The power of the president rests, however, on the loyalty of key actors (e.g., high-ranking officers in the army and secret service, presidential aides, some cabinet members and provincial governors). The Senate and the National Assembly with their large RPF majorities rarely use their constitutional competencies to develop initiatives of their own. They are allowed to discuss issues and proposals as long as they are not related to state power, state security and the prestige of the president. Generally, they approve unanimously the government’s proposals. Contrary to other African countries, substantial discussions are seldom between the parliament and foreign donors on issues of development and public finances. The regime has sufficient legal and forceful means to silence any open critics. They risk being accused of “divisionism” and condemned to long prison sentences. The members of the inner power circle are bound by absolute loyalty. Any detractor or dissenter can be considered a dangerous traitor and may be demoted, jailed or forced to seek refuge abroad. Even overseas, renegades may be further harassed by requests for extradition or by the Rwandan secret services, which, as some cases prove, do not refrain from ordering assassinations of people considered to be a threat to the regime.
Effective power to govern
The constitution guarantees freedom of assembly and association; however, assemblies require police permits and are subject to government restrictions. Opposition, groups or people suspected of not supporting the government rarely are accorded the rights to exercise freedom of assembly. Over the past years, government intimidation, harassment, obstruction and threats have significantly emasculated independent organizations. NGOs and Community Service Organizations (CSOs) are politically and socially sidelined by the government and allowed by the government primarily as a necessary concession to its international reputation and as sources of additional funds. All non-governmental (NGOs) and human rights organizations must become members of the National Civil Society Platform. The COVID-19 pandemic put further restrictions on the rights of movement and assembly. Throughout 2020, places of worship, schools and higher educational institutions remained closed.
COVID-19 restrictions on assembly and association rights were non-discriminatory in character and met the requirements of legality, necessity and proportionality. For example, under the COVID-19 restrictions when measures were in place to contain the spread of the virus, citizens were allowed to attend churches, weddings, meetings and to travel. From January 4 – 18, 2021, travel between Kigali and other provinces and districts of the country was not permitted, except for essential and tourism services. Vehicles transporting goods were exempted from the restrictions as long as they carried a maximum of two people. As of January 18, 2021, a lockdown was introduced in Kigali to combat the spread of COVID-19 within Kigali city and the rest of the country and movement between districts was also banned. The COVID-19 restrictions are revised every 15 days by the cabinet.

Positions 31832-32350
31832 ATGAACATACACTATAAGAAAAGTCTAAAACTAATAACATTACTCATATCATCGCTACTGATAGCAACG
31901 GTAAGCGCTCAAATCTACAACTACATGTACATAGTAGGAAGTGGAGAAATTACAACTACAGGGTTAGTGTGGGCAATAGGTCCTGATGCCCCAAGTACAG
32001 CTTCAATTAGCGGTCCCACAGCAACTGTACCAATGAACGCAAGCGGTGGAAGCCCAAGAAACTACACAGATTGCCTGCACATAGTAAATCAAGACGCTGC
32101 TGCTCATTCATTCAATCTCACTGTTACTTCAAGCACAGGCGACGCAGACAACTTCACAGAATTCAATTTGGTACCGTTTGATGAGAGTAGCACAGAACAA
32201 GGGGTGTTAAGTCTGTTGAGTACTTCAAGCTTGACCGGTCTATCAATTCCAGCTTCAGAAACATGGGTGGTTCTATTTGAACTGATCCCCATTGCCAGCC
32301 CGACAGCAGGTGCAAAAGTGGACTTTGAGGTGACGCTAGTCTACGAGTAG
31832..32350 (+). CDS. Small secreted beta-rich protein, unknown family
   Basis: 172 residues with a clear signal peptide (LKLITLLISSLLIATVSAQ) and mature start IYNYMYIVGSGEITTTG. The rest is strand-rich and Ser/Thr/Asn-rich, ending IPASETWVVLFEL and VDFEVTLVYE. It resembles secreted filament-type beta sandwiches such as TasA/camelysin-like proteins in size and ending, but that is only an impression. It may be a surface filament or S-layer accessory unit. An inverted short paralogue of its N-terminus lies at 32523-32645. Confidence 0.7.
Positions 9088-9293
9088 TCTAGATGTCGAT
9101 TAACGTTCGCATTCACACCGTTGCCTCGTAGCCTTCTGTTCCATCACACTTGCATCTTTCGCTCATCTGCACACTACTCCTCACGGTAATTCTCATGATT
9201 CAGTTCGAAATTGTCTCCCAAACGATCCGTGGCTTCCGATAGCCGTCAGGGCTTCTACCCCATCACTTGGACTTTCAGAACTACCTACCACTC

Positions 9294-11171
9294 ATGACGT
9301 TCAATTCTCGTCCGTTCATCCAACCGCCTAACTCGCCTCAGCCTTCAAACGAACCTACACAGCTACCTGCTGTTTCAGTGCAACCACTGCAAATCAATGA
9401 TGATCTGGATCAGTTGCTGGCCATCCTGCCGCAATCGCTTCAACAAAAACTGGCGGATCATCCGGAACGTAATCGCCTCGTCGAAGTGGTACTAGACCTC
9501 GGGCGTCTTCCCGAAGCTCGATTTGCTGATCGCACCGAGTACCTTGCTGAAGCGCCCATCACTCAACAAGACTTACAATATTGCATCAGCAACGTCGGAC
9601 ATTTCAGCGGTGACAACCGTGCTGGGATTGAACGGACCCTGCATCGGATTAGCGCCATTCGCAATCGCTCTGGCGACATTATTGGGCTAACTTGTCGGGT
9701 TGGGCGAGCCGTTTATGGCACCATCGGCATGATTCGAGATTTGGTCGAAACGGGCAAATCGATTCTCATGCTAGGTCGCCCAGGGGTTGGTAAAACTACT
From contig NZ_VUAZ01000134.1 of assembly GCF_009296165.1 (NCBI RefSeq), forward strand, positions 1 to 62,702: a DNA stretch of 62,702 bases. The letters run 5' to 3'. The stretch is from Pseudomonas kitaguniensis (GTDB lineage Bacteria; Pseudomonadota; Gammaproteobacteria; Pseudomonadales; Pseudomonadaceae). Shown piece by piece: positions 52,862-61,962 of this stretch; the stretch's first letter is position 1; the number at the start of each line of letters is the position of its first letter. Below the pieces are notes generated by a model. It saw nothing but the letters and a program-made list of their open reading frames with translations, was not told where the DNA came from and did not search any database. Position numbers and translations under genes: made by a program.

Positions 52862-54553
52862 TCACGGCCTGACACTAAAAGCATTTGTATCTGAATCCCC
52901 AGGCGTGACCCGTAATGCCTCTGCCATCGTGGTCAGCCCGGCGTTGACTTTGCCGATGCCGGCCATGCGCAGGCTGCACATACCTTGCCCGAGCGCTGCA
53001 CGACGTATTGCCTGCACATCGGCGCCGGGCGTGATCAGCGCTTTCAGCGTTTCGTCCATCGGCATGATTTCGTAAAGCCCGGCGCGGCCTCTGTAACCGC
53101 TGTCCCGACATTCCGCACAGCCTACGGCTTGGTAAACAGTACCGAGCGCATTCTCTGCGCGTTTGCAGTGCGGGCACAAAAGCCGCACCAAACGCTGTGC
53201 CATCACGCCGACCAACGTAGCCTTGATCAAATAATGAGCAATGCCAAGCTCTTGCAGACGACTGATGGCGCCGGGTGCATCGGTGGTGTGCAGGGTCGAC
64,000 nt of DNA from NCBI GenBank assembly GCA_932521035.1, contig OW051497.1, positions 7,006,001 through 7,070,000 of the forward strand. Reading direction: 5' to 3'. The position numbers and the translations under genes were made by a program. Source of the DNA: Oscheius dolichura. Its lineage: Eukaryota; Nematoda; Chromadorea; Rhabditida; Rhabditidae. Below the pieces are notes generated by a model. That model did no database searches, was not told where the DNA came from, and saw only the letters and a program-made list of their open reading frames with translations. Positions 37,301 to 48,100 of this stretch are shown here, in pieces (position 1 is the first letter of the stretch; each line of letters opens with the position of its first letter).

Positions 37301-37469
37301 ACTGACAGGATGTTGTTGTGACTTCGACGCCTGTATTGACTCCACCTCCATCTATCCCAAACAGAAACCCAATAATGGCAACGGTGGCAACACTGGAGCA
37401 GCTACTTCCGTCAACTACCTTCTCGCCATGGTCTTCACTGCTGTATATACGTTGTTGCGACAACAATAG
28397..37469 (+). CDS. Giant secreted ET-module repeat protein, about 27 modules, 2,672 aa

Association / assembly rights
Freedom of press and information, although stipulated by the constitution, is in fact limited by the regime’s interpretation of “national unity.” Any criticism of the president and high-ranking officials is considered to be a violation of this principle. Information explaining internal government discussions is rudimentary. As a result, both state-owned and private media outlets practice self-censorship to avoid government interference.
The government interferes with or poses restrictions on individuals and media outlets calling certain issues into question. This normally entails blocking media outlets or access to finances or targeted harassment. Over the years, journalists critical of the government have endured constant harassment including arbitrary arrests and intimidation. Several journalists have fled the country, others have been arrested. This has led to the emergence of a practice of self-censorship for fear of government retaliation, a serious flaw in the alleged freedom of the press claimed by the government.
However, the government does not filter internet content or foreign radio transmissions, and government media services comment on international criticism of Rwandan politics. The limitations on criticizing the political system and its masters likewise apply to foreign media. Non-RPF politicians and functionaries arouse suspicion if they communicate too frequently with the countryside. Their telephone calls may be bugged. Most people fear those in power and public institutions and, therefore, avoid publicly expressing their views.
In relation to COVID-19, access to information was restricted and the information flow was top down. Journalists, especially those working in private media and on online platforms were arrested on the grounds that they had violated COVID-19 measures. A tendency to discriminate against independent media houses were observed.
Freedom of expression
Legally, a clear separation of powers is established. However, the executive holds all the power. Neither the legislature nor the judiciary challenges the executive. The central administration adheres to a top-down approach, with the president as chief decision-maker at every level.